The Journal of Bone & Joint Surgery British Volume
Vol. 77-B, Issue 1 | Pages 6 - 10
1 Jan 1995
Warwick D Williams M Bannister G

We studied 1162 consecutive total hip replacements (THR) to establish the incidence of fatal pulmonary embolism (PE), clinical non-fatal PE and deep-vein thrombosis (DVT) in the six months after surgery. Chemical thromboprophylaxis had not been routinely used. We used a validated questionnaire supplemented by post-mortem records and a review of the clinical notes. Follow-up was 100%. The death rate from PE was 0.34% (95% CI 0.09 to 0.88), with one fatal PE after discharge 40 days after operation. The clinical PE rate confirmed by imaging was 1.20% (CI 0.65 to 2.02), with 0.7% of patients readmitted. The venographically-confirmed clinical DVT rate was 1.89% (CI 1.11 to 2.76), with 1.13% readmitted. The total thromboembolic morbidity was 3.4% (95% CI 2.5% to 4.7%); prophylaxis to reduce this would be justifiable if the complications of such prophylaxis did not produce an alternative morbidity. The fatal PE rate after THR without routine chemical prophylaxis was low; a very large randomised clinical trial would be required to demonstrate directly whether any prophylactic measure could reduce this. There is a large discrepancy between the high DVT rate reported in clinical trials using universal screening venography and the symptomatic DVT rate shown in this study. We found insufficient evidence to recommend continuing thromboprophylaxis after discharge from hospital.

The Journal of Bone & Joint Surgery British Volume
Vol. 76-B, Issue 6 | Pages 918 - 921
1 Nov 1994
Warwick D Martin A Glew D Bannister G

We examined ten femoral veins with duplex ultrasound during total hip replacement to demonstrate the operative manoeuvres which cause venous obstruction and to assess prophylactic measures which may overcome it. Exposure of the acetabulum by distraction of the femur with a hook was less likely to occlude flow than retraction with bone levers. Adequate exposure of the femoral shaft by adduction, flexion and either internal or external rotation caused cessation of flow in all cases. In four cases an A-V Impulse System foot pump was activated during periods of stasis. In each case it overcame the obstruction and produced peak velocities which were twice that of the resting state. In five cases, towards the end of the procedure, debris was seen travelling proximally through the femoral vein.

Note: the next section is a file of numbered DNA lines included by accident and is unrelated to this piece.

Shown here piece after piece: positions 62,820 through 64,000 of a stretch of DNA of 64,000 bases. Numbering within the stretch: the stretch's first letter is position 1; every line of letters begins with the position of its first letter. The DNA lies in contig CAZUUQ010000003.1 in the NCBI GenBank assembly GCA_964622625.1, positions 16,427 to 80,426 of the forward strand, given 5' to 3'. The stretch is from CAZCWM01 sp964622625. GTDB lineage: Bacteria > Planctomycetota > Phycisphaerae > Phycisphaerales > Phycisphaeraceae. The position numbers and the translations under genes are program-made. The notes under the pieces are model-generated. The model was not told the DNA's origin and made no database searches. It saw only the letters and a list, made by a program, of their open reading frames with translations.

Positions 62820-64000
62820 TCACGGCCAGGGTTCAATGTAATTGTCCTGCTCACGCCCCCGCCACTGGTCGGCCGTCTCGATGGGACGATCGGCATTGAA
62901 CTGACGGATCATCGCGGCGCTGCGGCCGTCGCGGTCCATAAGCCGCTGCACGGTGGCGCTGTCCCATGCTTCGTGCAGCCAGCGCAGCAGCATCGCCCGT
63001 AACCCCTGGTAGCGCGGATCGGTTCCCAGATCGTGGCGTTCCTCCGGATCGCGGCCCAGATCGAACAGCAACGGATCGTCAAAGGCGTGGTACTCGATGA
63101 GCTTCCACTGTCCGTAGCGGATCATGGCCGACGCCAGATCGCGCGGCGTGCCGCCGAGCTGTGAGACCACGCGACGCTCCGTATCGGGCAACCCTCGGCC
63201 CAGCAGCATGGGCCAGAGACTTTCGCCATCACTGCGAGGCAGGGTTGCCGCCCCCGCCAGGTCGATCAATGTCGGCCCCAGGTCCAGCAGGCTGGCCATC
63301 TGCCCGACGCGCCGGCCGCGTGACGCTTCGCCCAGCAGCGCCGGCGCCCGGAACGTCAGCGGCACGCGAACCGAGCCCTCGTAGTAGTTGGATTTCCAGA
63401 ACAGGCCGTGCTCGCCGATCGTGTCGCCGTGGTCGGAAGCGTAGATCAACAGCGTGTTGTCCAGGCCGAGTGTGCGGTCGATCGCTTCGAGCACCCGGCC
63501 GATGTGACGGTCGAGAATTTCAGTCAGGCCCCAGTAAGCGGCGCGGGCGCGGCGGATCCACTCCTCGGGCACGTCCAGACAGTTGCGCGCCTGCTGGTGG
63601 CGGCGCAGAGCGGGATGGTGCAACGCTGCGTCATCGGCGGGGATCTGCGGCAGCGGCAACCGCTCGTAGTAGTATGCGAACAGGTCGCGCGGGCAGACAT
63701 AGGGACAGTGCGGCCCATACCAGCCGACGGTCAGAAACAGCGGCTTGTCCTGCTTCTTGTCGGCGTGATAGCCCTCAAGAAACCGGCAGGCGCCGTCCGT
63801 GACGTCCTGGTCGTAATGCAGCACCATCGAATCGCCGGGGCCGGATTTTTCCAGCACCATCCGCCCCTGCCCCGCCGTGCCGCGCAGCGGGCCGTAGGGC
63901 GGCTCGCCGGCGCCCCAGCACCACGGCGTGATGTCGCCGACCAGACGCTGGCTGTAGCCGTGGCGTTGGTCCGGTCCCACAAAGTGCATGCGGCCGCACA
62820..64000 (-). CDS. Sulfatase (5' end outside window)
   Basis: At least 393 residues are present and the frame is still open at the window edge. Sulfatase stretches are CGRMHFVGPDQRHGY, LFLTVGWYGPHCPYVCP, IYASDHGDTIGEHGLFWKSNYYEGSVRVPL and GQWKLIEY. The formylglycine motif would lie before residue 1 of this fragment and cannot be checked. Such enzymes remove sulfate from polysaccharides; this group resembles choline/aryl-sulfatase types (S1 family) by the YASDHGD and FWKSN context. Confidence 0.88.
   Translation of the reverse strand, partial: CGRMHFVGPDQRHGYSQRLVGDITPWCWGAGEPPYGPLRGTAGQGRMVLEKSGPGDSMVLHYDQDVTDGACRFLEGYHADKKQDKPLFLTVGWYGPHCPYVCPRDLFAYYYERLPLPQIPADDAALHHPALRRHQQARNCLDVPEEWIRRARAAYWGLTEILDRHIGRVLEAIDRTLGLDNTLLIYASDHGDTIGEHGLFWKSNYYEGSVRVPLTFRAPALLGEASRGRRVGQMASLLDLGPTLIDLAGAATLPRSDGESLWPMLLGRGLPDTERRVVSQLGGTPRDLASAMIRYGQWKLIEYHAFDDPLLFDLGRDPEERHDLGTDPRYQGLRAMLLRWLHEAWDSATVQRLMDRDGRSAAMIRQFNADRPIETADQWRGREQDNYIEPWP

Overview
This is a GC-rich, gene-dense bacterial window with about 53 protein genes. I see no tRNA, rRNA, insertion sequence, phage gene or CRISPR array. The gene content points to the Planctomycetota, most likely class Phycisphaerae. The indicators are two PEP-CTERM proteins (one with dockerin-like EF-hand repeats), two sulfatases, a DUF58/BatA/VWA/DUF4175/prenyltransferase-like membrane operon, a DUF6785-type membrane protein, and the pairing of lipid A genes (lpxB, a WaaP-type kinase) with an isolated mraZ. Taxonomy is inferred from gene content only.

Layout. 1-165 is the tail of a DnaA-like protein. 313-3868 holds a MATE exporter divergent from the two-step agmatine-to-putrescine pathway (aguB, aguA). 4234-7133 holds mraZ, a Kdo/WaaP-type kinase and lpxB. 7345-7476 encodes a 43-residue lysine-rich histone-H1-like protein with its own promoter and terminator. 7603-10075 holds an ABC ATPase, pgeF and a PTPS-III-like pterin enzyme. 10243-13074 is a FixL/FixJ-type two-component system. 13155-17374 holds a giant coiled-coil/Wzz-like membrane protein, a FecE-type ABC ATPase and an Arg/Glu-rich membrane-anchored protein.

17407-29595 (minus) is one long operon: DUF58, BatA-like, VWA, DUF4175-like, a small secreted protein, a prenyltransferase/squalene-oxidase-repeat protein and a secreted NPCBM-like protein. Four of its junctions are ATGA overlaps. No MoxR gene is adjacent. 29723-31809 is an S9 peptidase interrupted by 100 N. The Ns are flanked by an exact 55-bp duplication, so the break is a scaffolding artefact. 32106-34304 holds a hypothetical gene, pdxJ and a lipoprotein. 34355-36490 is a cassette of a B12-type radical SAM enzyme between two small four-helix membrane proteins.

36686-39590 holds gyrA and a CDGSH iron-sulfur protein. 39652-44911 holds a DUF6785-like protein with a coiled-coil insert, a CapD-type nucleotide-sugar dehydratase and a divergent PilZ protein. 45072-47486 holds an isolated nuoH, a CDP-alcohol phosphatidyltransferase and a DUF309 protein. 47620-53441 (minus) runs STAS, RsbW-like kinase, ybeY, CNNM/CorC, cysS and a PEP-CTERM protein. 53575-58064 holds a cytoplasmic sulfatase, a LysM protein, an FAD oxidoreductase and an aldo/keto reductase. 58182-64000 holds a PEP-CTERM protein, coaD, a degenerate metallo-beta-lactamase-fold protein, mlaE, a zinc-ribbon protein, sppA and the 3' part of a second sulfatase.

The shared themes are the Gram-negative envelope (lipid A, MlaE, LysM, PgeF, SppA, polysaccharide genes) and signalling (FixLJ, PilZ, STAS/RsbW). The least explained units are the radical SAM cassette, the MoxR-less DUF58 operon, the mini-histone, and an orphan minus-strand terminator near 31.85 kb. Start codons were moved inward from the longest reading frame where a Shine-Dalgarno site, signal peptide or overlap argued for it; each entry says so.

The Journal of Bone & Joint Surgery British Volume
Vol. 75-B, Issue 5 | Pages 724 - 730
1 Sep 1993
Taylor G Leeming J Bannister G

We modelled a 'clean' surgical wound lightly contaminated with airborne bacteria, using agar, ovine muscle and ovine adipose tissue. This was used to assess the effect on bacteria of ultraviolet C light (UVC) 1200 mu W/cm2, hydrogen peroxide 3%, povidone-iodine 1% and 10%, chlorhexidine 0.05%, pulsed jet lavage with UVC and syringe and needle lavage with chlorhexidine 0.05%. All the agents were effective on agar, but mixing with blood or plasma neutralised hydrogen peroxide and povidone-iodine 1%. All the agents were less effective on tissue specimens than on agar, but were more effective on adipose tissue than on muscle. All the antiseptics except chlorhexidine were less effective when blood or plasma was added to muscle specimens before disinfection. UVC after pulsed jet lavage had an additive effect. Syringe and needle lavage with chlorhexidine 0.05% was the most effective method tested; it reduced colony counts by 99.8% and warrants clinical investigation.

The Journal of Bone & Joint Surgery British Volume
Vol. 75-B, Issue 3 | Pages 503 - 504
1 May 1993
Taylor G Bannister G

The Journal of Bone & Joint Surgery British Volume
Vol. 75-B, Issue 3 | Pages 459 - 463
1 May 1993
Majkowski R Miles A Bannister G Perkins J Taylor G

We studied the effects of nine techniques of bone surface preparation on cement penetration and shear strength at the cement-bone interface in a standard model of bovine cancellous bone. In unprepared bone the mean penetration was 0.2 mm and the mean shear strength of the interface was 1.9 MPa, less than that of the underlying bone. Brushing with surface irrigation gave mean penetrations of 0.6 to 1.4 mm and mean shear strengths of 1.5 to 9.9 MPa. In 50% of specimens the interface was weaker than the underlying bone. The use of pressurised lavage resulted in mean penetrations of 4.8 to 7.9 mm and mean shear strengths of 26.5 to 36.1 MPa, which were greater than those of the cancellous bone in all specimens. Pressurised lavage was equally effective alone or in combination with brushing, and its efficacy was not altered by using pulsed or continuous jets, or by changing the temperature of the solution from 21 degrees C to 37 degrees C.